Evidence casts doubt on IDF version of deadly West Bank shooting

The IDF Spokesperson and Israeli media outlets said that a young Palestinian man from the village of Budrus was shot while trying to snatch a soldier’s weapon. An eye witness, photographs and the autopsy tell a different story — that he was shot in the back, from some distance.

By John Brown*

An Israeli solider shoots tear gas toward Palestinian demonstrators during a protest against the occupation in the West Bank village of Budrus, three days after soldiers shot and killed 16-year-old Samir Awad, January 18, 2013. (Oren Ziv/Activestills.org)
An Israeli solider shoots tear gas toward Palestinian demonstrators during a protest against the occupation in the West Bank village of Budrus, three days after soldiers shot and killed 16-year-old Samir Awad, January 18, 2013. (Oren Ziv/Activestills.org)

Soldiers from the Israeli Border Police and the IDF’s Home Front Command shot and killed 22-year-old Yousef Awad in the West Bank village of Budrus last Friday.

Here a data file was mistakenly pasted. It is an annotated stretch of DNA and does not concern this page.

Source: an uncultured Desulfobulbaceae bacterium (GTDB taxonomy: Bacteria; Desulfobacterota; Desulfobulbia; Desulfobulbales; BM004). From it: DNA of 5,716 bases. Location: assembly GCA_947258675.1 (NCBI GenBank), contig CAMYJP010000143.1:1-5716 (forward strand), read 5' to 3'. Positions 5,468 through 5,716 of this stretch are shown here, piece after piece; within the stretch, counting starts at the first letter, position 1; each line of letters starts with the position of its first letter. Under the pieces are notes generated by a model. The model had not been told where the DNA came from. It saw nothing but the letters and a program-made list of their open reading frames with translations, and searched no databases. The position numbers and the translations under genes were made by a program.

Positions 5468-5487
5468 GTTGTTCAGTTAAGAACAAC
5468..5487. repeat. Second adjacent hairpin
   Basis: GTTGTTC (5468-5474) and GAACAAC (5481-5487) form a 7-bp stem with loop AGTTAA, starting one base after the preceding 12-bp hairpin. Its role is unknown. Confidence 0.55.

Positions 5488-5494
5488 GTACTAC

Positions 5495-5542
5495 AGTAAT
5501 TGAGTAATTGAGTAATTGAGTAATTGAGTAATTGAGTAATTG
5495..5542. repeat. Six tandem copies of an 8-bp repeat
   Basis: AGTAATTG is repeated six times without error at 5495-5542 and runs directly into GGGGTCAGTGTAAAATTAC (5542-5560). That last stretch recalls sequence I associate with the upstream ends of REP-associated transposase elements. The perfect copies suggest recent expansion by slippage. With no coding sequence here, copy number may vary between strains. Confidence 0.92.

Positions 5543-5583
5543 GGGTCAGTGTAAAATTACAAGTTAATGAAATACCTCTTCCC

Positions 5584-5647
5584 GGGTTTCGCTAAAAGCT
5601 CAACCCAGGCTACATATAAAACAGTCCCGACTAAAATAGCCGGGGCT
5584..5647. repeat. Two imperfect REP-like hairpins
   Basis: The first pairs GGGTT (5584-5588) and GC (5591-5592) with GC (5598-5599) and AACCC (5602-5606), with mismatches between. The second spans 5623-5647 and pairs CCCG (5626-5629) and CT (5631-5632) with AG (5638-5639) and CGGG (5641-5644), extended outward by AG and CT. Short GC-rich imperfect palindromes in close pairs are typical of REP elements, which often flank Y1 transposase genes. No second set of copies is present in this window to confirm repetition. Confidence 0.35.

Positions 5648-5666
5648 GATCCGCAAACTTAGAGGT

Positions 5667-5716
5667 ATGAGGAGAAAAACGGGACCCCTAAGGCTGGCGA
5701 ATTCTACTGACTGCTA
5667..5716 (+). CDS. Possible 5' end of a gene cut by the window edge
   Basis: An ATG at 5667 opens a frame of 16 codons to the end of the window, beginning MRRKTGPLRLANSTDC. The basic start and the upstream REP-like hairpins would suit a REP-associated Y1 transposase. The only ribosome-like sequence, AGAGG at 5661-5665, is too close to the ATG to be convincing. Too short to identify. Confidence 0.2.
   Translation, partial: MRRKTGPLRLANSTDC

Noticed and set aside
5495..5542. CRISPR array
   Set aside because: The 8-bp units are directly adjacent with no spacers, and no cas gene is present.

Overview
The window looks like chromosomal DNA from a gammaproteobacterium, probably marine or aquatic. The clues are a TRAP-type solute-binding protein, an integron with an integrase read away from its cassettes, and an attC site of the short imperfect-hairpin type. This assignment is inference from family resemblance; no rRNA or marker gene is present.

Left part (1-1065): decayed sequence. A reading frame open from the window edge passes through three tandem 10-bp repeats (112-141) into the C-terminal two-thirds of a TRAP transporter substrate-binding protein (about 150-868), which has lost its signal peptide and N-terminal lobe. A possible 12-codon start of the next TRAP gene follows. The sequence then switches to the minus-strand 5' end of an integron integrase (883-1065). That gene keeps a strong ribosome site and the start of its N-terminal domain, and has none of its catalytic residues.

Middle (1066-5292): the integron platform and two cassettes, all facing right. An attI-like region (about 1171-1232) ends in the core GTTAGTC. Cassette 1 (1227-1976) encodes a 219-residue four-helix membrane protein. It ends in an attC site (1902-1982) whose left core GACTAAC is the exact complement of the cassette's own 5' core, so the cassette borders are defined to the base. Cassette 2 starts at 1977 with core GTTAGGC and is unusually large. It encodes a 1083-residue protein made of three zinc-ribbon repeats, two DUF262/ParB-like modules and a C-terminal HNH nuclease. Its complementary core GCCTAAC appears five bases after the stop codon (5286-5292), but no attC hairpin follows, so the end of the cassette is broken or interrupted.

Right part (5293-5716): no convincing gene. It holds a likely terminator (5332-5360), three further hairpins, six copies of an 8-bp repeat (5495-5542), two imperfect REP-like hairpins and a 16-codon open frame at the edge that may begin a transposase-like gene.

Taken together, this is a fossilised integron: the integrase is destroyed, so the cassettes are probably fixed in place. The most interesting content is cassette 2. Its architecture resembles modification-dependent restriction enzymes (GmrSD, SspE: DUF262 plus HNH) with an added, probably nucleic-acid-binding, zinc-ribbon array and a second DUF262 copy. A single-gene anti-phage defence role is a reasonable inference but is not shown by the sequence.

“During a violent and illegal riot in the village Budrus, in which approximately 80 Palestinians threw stones and Molotov cocktails toward the security fence, a main rioter who resisted arrest was detained and even tried to grab the weapon of one of the soldiers. The troops responded by shooting him and a hit was confirmed. The incident will be investigated.” That’s how the IDF responded to the event.

Walla! News reported the IDF’s version as fact, without any real evidence to back up the claim: “A Palestinian tried to grab a weapon from a soldier and was shot to death.”

A number of findings which obtained by Local Call, +972’s Hebrew-language sister site, cast doubt on the the army’s version of the events. First and foremost, Awad was shot in the back, and likely from a distance — which seemingly contradicts the army’s claim that he attempted to snatch a soldier’s weapon.

One would think that after soldiers from the Home Front Command lied in March 2013 about an incident at Allenby Bridge — in which they claimed the exact same thing happened — and Ynet reported that a “Palestinian tried to grab the soldier’s weapon and was shot to death,” a claim that was later found to be untrue (the soldiers will likely be charged), journalists would be a bit more careful when it comes to these kinds of reports.